Throughout these videotapes are similarly damaging statements made by appellant. Two examples should suffice. In the videotape marked "State's Exhibit 10" and, while Barker was momentarily out of the room, appellant says:

"We like to get rid of it [the goods] quick... I been up all night, only 2 hours of sleep. I'm in a halfway house just got out of the joint, man."

This conversation is excerpted from the videotape marked and dated as occurring at 11:00 a. m. on the morning of October 22, 1977. The testimony of Wanda Fowler showed that when she returned from an ice hockey game after midnight on the morning of October 22, 1977, she discovered her home had been burglarized. The property shown in the videotape was identified as belonging to her.

On the videotape marked "State's Exhibit 17" filmed at 3:29 p. m. on October 24, 1977, appellant and James Barker are seen negotiating the sale price for nine stolen guns and one crossbow with the undercover police. The police have offered $575 for the lot; appellant responds to Barker, who is *651 holding out for $600, by saying, "What's another $25." They are then seen splitting the money and joking about the uneven division. Mr. Lundgren testified that on the 25th of October his wife telephoned him while he was away on a fishing trip. She had just returned from staying with her mother and discovered their house had been burglarized. Mr. Lundgren identified the weapons by serial numbers that were previously in his possession, as well as viewing them at the police warehouse at the time he regained possession of them.

We believe that any incriminating statements made by Barker were rendered harmless by the equally damaging statements made by appellant himself. Quinones, supra.

Appellant's contentions regarding the existence of a conspiracy are also without merit. In Phelps v. State, 462 S.W.2d 310 (Tex.Cr.App.1970) this Court held that when two or more people take part in the commission of a felony, the evidence of the conspiracy is admissible even though the substantive crime of conspiracy is not charged in the indictment. Moreover, the coconspirator exception to the hearsay rule is similarly not limited to prosecutions for conspiracy; it is a rule of evidence applicable to any offense. See Rodriguez v. State, 552 S.W.2d 451, 454 (Tex.Cr.App.1977). Likewise, in Helms v. State, 493 S.W.2d 227, 230 (Tex.Cr.App. 1973) in which appellant was attempting to dispose of a weapon used in the commission of the offense, the Court said:

"Each statement or act of a co-conspirator up until the time the object of the conspiracy is completed is admissible."

Finally, the fact that a conspiracy existed between appellant and Barker is clearly inferable from the evidence. Proof that they were acting together in selling the stolen property is, by itself, sufficient to establish a conspiracy. See Morgan v. State, 519 S.W.2d 449, 451 (Tex.Cr.App.1975). Appellant's own statements and conduct, the statements of coconspirator Barker, evidence of his possession of stolen property and receipt of money will raise a presumption of guilt that the jury was entitled to rely on. See Rice v. State, 587 S.W.2d 689 (Tex.Cr.App.1979); Welch v. State, 543 S.W.2d 378, 381 (Tex.Cr.App.1976); Morris v. State, 402 S.W.2d 161 (Tex.Cr.App.1966); Mims v. State, 140 Tex.Cr.R. 647, 146 S.W.2d 754 (1940); and Parrish v. State, 138 Tex.Cr.R. 150, 134 S.W.2d 271 (1939). Accordingly, appellant's fourth ground of error is also overruled.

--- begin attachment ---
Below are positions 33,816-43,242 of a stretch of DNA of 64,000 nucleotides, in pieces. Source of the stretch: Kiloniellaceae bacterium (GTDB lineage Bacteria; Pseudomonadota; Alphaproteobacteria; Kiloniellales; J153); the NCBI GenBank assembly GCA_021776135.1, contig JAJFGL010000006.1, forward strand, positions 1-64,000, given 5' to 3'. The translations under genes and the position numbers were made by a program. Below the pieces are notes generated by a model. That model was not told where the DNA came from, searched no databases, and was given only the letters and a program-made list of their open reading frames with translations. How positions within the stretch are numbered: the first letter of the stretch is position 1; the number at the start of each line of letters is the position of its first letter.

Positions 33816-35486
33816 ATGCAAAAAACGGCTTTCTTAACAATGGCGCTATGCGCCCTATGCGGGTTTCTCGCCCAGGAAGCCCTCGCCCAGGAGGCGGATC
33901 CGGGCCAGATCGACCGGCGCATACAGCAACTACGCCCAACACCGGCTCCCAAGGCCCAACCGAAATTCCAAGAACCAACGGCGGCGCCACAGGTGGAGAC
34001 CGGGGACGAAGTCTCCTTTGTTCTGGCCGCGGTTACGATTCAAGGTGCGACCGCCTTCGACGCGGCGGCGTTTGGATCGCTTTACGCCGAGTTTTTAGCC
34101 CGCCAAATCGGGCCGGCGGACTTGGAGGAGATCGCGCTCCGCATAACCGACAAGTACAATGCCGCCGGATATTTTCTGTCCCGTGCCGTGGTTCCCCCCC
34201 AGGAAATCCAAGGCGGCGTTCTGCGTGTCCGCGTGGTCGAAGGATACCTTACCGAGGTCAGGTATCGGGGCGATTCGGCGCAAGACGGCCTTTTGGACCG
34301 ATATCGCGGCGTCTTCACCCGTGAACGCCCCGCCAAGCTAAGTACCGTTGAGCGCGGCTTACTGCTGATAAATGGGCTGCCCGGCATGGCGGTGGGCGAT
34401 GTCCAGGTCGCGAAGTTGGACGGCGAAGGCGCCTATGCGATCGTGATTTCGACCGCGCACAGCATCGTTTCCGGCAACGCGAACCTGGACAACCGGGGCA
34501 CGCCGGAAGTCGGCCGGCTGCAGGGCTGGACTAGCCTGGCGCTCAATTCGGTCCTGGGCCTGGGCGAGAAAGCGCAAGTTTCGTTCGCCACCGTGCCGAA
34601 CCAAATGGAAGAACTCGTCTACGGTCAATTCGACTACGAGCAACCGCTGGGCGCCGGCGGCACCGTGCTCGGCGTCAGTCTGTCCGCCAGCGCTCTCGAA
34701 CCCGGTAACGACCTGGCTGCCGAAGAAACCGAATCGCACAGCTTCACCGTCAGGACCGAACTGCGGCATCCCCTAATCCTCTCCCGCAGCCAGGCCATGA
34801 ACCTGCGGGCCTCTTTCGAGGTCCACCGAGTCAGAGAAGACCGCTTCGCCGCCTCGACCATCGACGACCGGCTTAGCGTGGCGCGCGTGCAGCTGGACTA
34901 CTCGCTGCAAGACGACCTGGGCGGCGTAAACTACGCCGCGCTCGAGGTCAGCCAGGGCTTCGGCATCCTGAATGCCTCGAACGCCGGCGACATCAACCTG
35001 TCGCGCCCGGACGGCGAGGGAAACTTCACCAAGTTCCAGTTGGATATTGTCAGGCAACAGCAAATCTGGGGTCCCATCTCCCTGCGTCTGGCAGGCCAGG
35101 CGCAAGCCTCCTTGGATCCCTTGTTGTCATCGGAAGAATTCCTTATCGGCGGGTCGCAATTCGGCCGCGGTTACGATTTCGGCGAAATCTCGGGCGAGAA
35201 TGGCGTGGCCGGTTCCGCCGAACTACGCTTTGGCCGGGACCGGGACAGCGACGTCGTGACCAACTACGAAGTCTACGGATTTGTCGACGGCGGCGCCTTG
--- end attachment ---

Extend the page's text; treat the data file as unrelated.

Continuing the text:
In appellant's fifth and final ground of error he advances the novel proposition that since the Shadetree Landscaping Company was not registered under the Assumed Name Statute, contained in Section 36.10 Tex.Bus. and Comm.Code, any evidence thereby obtained should have been suppressed as illegally obtained evidence, pursuant to Article 38.23, V.A.C.C.P. He thus claims that the trial court erred in refusing to submit an instruction so charging the jury. The State correctly notes that appellant's requested charge does not reflect the law at the time of trial, since appellant sought to use the old Article 5924, V.A.T.S., which has since been revised and replaced by Article 36.10 Tex.Bus. and Comm.Code. Be that as it may, we cite appellant to Drago v. State, 553 S.W.2d 375 (Tex.Cr.App.1977) to demonstrate that the primary purpose of the Exclusionary Rule has nothing to do with the Assumed Name Statute. Neither does the Assumed Name Statute have any bearing on an undercover police operation. The Assumed Name Statute's purpose goes to commercial reliability. In McCarley v. Welch, 170 S.W.2d 330, 332 (Tex.Civ.App., 1943, no writ) the Court said:

"The Act [Article 5924, V.A.T.S.] was intended to give stability to credit by requiring those operating under assumed names to disclose their identity."

It can hardly be argued, moreover, that under the definitions contained within the statute, the Shadetree Landscaping Company could be considered as "regularly conducting business." Finally we would remind appellant that the defense of entrapment is limited by V.T.C.A. Penal Code, § 8.06 and must be specifically raised as an issue of fact by the evidence. See Drago, *652 supra, at 378. Appellant's last ground of error is overruled.

Having found no reversible error,[7] we affirm the judgment of the trial court.

NOTES

[1] Article 31.03, V.A.C.C.P. provides that: "(a) A change of venue may be granted in any felony or misdemeanor case punishable by confinement on the written motion of the defendant, supported by his own affidavit and the affidavit of at least two credible persons, residents of the county where the prosecution is instituted, for either of the following causes, the truth and sufficiency of which the court shall determine:

1. That there exists in the county where the prosecution is commenced so great a prejudice against him that he cannot obtain a fair and impartial trial; and